On Trust and Privacy in Context-Aware Systems

W Wagealla, S Terzis, C English, Patrick Nixon

    Research output: Chapter in Book/Report/Conference proceedingConference contributionpeer-review


    Recent advances in networking, handheld computing and sensors technologies have led to the emergence of context-aware systems. The vast amounts of personal information collected by such systems has led to growing concerns about the privacy of their users. Users concerned about their private information are likely to refuse participation in such systems. Therefore, it is quite clear that for any context-aware system to be acceptable by the users, mechanisms for controlling access to personal information are a necessity. According to Alan Westin "privacy is the claim of individuals, groups, or institutions to determine for themselves when, how and to what extent information is communicated to others. Within this context we can classify users as either information owners or information receivers. It is also acknowledged that information owners are willing to disclose personal information if this disclosure is potentially beneficial. So, the acceptance of any context-aware system depends on the provision of mechanisms for fine-grained control of the disclosure of personal information incorporating an explicit notion of benefit. In the SECURE project2, we envisage that trust could be exploited to protect users’ privacy, in the sense that reasoning about the trustworthiness of information receivers allows us to decide the amount of information that can be disclosed to them. Our approach also incorporates an explicit notion of risk. Reasoning about the risk involved in interactions allows us to adjust the amount of disclosed information according to their expected benefit. For example, information could only be revealed to trustworthy users, i.e. users that are expected to provide significant benefits to the information owner. Moreover, each information owner can specify his/her own privacy policy, in which he/she can articulate his/her preferences by adjusting his/her risk aversion (acceptable costs) for the various outcomes of an interaction. Allowing information owners to specify their own privacy policy is very important because users have significantly different attitudes towards privacy. Furthermore, our model of trust and risk supports learning from past interactions. We observe the outcomes of each interaction and we change the information receiver’s trustworthiness to reflect our observations. We have applied the approach outlined above in a smart space scenario. The scenario looks at a university department equipped with a context information server, which tracks the location of users and can provide location information on demand. The access to the location information is controlled by the tracked user’s privacy policy (information owner), which is expressed in terms of the trustworthiness of the requesting users (information receivers). The application of our approach to this scenario has provided some useful insight on the engineering of trust-based privacy solutions. We are currently evaluating the performance of our approach in the context of this scenario.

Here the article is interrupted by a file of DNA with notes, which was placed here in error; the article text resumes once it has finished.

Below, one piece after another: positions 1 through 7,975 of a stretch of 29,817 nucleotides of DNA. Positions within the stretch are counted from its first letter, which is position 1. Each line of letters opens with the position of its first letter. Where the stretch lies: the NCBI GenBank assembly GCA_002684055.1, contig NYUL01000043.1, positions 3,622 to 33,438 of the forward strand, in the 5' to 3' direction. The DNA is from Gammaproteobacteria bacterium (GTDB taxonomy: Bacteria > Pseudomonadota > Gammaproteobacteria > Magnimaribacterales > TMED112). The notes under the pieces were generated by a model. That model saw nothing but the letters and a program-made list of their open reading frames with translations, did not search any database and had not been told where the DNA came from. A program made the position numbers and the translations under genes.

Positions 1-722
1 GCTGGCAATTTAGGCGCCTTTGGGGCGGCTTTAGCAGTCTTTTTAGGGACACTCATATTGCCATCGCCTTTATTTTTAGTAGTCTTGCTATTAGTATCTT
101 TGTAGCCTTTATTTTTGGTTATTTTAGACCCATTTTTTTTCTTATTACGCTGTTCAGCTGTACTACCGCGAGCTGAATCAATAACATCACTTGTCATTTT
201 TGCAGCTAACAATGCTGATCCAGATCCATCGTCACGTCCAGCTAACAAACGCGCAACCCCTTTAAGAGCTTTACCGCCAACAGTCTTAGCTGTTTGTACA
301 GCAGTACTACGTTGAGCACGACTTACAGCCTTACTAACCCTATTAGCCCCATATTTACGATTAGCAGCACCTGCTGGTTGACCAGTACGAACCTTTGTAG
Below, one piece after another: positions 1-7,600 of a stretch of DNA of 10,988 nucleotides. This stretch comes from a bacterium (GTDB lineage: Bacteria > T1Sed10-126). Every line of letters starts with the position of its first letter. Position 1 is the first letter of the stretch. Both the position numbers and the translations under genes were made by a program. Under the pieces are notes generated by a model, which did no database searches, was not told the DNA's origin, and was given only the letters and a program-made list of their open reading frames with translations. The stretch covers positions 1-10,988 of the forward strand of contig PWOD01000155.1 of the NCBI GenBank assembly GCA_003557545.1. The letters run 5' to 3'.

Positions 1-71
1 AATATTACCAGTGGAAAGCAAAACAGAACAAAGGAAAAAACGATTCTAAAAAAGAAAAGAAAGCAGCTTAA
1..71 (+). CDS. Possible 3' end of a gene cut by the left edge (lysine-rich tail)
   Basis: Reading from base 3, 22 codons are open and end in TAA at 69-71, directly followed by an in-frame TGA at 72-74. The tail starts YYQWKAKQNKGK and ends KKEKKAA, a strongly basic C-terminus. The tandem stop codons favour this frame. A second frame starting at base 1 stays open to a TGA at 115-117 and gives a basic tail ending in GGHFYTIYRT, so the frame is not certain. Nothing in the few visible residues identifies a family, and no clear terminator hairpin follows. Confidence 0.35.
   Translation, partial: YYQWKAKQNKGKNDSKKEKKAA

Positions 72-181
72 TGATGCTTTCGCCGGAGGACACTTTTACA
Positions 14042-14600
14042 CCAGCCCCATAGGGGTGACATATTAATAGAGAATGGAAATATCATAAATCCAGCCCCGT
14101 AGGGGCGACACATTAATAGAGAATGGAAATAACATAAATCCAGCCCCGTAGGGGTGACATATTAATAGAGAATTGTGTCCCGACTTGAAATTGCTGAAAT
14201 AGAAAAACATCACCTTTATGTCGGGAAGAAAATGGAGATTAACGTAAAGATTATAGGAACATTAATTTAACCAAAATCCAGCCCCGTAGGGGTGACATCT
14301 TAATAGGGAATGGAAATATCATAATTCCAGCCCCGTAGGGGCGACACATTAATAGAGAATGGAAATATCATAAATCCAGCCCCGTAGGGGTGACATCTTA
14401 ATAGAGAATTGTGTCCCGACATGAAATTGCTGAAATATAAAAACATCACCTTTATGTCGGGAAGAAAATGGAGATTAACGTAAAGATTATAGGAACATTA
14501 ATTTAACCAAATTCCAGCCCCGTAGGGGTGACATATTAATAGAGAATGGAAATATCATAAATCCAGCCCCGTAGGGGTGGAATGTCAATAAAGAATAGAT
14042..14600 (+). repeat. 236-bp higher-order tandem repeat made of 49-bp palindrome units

Original languageEnglish
    Title of host publicationUnknown Host Publication
    PublisherImperial College London
    Number of pages0
    Publication statusPublished (in print/issue) - 2003
    EventSecond iTrust Workshop - Imperial College London
    Duration: 1 Jan 2003 → …


    ConferenceSecond iTrust Workshop
    Period1/01/03 → …


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